A263135: Placing Pennies

    The sequences A047932 and A263135 are about placing pennies on a hexagonal grid in such a way that maximizes the number of penny-to-penny contacts, which occurs when you place the pennies in a spiral. A047932, counts the contacts when the pennies are placed on the faces of the grid; A263135 counts the contacts with the pennies placed on the vertices.

    Pattern of placing pennies in A047932.
    Pattern of placing pennies in A263135.

    While spiral shapes maximize the number of penny-to-penny contacts, there are sometimes non-spiral shapes that have the same number of contacts. For example, in the case of the square grid, there are \(A100092(n)\) such ways to lay down \(n\) pennies on the square grid with the maximum number of connections. Problem 108 in my Open Problems Collection asks about generalizing this OEIS sequence to other settings such as the hexagonal grid.

    A047932(11) = 21
    A263135(22) = 27

    Comparing contacts

    Notice that the “face” pennies in A047932 can have a maximum of six neighbors, while the “vertex” pennies in A263135 can have a maximum of three. In the limit, most pennies are “interior” pennies with the maximum number of contacts, so \(A047932(n) \sim 3n\) and \(A263135(n) \sim \frac32n\).

    Looking at the comparative growth rates, it is natural to ask how the number of connections of \(n\) face pennies compares to the number of connections of \(2n\) vertex pennies. In October 2015 I made a conjecture on the OEIS that this difference grew like sequence A216256.

    Conjecture: For \(n > 0\), \[A263135(2n) – A047932(n) = \lceil\sqrt{3n – 3/4} – 1/2\rceil = A216256(n).\]

    I believe that the sequence A216256 on the right hand side appears to be the same as the sequence “n appears \(\displaystyle\left\lfloor \frac{2n+1}{3} \right\rfloor\) times,” but I’d have to crack open my Concrete Mathematics book to prove it.

    This is Problem 20 in my Open Problem Collection, and I’ve placed a small, $5 bounty on solving this conjecture—so if you have an idea of how to prove this, let me know in exchange for a latte! I’ve asked about this in my Math Stack Exchange question Circle-to-circle contacts on the hexagonal grid—so feel free to answer there or let me know on Twitter, @PeterKagey.

  • My Favorite Sequences: “Not Equal” Grid

    This is the third installment in a recurring series, My Favorite Sequences. This post discusses OEIS sequence A278299, a sequence that took over two years to compute enough terms to add to the OEIS with confidence that it was distinct.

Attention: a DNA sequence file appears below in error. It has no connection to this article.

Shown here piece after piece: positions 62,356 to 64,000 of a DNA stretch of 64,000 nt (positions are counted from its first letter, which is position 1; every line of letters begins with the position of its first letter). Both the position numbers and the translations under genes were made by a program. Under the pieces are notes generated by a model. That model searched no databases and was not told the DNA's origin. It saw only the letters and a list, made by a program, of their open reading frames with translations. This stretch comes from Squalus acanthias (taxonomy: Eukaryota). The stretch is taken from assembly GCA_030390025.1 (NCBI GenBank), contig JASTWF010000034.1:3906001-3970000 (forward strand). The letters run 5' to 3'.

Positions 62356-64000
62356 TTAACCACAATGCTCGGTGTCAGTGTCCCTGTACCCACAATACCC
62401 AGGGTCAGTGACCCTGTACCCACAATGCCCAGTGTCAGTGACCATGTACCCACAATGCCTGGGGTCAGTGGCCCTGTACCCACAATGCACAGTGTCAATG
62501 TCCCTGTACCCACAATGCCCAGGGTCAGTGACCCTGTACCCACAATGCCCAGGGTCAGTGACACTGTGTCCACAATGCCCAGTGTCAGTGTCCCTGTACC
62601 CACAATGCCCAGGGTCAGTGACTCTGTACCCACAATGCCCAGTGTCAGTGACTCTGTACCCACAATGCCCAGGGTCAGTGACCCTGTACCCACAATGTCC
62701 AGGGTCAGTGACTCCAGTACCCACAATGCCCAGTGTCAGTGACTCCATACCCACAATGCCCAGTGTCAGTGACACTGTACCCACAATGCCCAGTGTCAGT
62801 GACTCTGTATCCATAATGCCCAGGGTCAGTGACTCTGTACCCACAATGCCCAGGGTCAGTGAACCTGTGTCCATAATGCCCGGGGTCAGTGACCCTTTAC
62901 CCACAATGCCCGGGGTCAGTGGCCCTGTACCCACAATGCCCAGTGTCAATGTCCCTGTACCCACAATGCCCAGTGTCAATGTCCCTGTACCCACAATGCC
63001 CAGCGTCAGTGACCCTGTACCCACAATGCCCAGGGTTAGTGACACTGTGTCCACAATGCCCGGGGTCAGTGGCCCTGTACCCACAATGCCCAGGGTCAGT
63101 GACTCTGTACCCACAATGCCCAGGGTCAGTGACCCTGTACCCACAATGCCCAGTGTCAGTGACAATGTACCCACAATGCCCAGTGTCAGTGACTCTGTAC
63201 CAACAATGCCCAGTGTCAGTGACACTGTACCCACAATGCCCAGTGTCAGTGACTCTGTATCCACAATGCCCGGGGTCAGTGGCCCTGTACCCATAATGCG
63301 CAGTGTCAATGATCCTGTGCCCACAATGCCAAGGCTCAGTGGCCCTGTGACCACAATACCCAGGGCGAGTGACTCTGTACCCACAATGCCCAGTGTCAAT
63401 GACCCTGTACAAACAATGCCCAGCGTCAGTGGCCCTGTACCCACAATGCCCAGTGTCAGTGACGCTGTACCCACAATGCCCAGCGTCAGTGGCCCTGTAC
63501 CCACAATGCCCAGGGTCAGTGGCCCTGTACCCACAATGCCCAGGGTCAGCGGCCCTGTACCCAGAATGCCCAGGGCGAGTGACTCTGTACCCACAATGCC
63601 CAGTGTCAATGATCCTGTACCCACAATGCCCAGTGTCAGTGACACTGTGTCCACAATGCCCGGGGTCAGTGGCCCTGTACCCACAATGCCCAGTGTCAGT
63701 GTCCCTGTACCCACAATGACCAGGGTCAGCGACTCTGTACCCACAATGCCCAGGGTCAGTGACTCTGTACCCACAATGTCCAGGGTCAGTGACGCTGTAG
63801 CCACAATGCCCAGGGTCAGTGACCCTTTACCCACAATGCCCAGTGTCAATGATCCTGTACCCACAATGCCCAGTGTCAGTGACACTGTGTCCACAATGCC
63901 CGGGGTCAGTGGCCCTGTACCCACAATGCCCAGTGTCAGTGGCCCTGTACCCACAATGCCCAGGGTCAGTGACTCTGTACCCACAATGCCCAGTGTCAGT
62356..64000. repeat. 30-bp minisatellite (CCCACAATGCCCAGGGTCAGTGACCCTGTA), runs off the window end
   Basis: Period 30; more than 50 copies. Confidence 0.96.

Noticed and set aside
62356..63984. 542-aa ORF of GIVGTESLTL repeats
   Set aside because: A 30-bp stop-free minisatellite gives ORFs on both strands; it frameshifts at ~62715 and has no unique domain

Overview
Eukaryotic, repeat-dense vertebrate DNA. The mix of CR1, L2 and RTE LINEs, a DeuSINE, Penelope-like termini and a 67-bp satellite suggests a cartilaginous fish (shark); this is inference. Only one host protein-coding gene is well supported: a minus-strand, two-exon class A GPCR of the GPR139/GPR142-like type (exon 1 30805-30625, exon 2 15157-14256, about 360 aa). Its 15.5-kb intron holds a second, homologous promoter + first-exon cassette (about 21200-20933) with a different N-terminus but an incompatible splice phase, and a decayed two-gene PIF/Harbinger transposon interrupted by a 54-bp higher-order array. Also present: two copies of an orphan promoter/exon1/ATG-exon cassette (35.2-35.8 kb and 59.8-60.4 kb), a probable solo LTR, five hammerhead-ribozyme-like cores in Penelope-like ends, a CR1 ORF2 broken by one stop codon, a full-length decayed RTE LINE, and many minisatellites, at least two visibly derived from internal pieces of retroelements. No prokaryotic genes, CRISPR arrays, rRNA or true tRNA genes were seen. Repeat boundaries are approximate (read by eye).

This sequence is discussed in Problem #23 of my Open Problems Collection, which asks for the smallest polyomino (by number of cells) whose cells you can color with \(n\) different colors such that any two different colors are adjacent somewhere in the polyomino. As illustrated below, when there are \(n=5\) colors (say, green, brown, blue, purple, and magenta) there is a \(13\)-cell polyomino which has a green cell adjacent to a blue cell and a purple cell adjacent to a brown cell and so on for every color combination. This is the smallest polyomino with the \(5\)-coloring property.

    Five colors of blocks, where any two different colors of blocks are adjacent somewhere in the polyomino.

    The Genesis: Unequal Chains

    The summer after my third undergraduate year, I decided to switch my major to Math and still try to graduate on time. Due to degree requirements, I had to go back and take some lower-division classes that I was a bit over-prepared for. One of these classes—and surely my favorite—was Bill Bogley‘s linear algebra class, where I half-way paid attention and half-way mused about other things.

    Bill wrote something simple on the board that sparked inspiration for me: $$a \neq b \neq c \neq a.$$ He wrote this to indicate that \(a\), \(b\), and \(c\) were all distinct, and this got me thinking: if we have to write a string of four variables in order to say that three variables are distinct, how many would we have to write down to say that four variables were distinct? It turns out that \(8\) will do the trick, with one redundancy: $$a\neq b \neq c \neq d \neq b \color{red}{\neq} c \neq a.$$ Five variables? \(11\): $$a_1 \neq a_2 \neq a_3 \neq a_4 \neq a_5 \neq a_3 \neq a_1 \neq a_4 \neq a_2 \neq a_5.$$ What about \(n\) variables?

    My colleague and the then-President of the OSU Math Club, Tommy Pitts, made quick work of this problem. He pointed out that “not equal” is a symmetric, non-transitive, non-reflexive relation. This means that we can model this with a complete graph on \(n\) vertices, where each edge is a relation. Then the number of variables needed in the expression is the number of edges in the complete graph, plus the minimum number of Eulerian paths that we can split the graph into. Searching for this in the OEIS yields sequence A053439. $$A053439^*(n) = \begin{cases} \binom{n}{2} + 1 & n \text{ is odd} \\ \binom{n}{2} + \frac n 2 & n \text{ is even}\end{cases}$$